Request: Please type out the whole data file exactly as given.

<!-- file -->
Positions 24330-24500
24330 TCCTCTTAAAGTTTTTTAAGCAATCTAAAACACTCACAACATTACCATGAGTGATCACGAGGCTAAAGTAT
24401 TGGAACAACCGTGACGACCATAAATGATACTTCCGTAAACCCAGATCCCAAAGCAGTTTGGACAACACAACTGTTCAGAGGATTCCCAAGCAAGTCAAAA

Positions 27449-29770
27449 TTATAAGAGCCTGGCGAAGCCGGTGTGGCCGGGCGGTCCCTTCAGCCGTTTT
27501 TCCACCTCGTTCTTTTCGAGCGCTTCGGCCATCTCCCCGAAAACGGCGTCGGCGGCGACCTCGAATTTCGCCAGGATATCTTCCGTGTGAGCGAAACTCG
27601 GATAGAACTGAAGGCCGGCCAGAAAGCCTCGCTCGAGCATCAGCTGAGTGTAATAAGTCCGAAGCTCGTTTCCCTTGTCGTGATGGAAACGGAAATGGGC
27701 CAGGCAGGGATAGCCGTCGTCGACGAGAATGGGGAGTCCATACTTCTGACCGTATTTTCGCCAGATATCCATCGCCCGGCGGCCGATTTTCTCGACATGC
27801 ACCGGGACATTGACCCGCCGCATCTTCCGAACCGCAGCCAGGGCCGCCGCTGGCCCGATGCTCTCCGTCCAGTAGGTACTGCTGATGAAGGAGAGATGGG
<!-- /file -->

Positions 24330-24500
24330 TCCTCTTAAAGTTTTTTAAGCAATCTAAAACACTCACAACATTACCATGAGTGATCACGAGGCTAAAGTAT
24401 TGGAACAACCGTGACGACCATAAATGATACTTCCGTAAACCCAGATCCCAAAGCAGTTTGGACAACACAACTGTTCAGAGGATTCCCAAGCAAGTCAAAA

Positions 27449-29770
27449 TTATAAGAGCCTGGCGAAGCCGGTGTGGCCGGGCGGTCCCTTCAGCCGTTTT
27501 TCCACCTCGTTCTTTTCGAGCGCTTCGGCCATCTCCCCGAAAACGGCGTCGGCGGCGACCTCGAATTTCGCCAGGATATCTTCCGTGTGAGCGAAACTCG
27601 GATAGAACTGAAGGCCGGCCAGAAAGCCTCGCTCGAGCATCAGCTGAGTGTAATAAGTCCGAAGCTCGTTTCCCTTGTCGTGATGGAAACGGAAATGGGC
27701 CAGGCAGGGATAGCCGTCGTCGACGAGAATGGGGAGTCCATACTTCTGACCGTATTTTCGCCAGATATCCATCGCCCGGCGGCCGATTTTCTCGACATGC
27801 ACCGGGACATTGACCCGCCGCATCTTCCGAACCGCAGCCAGGGCCGCCGCTGGCCCGATGCTCTCCGTCCAGTAGGTACTGCTGATGAAGGAGAGATGGG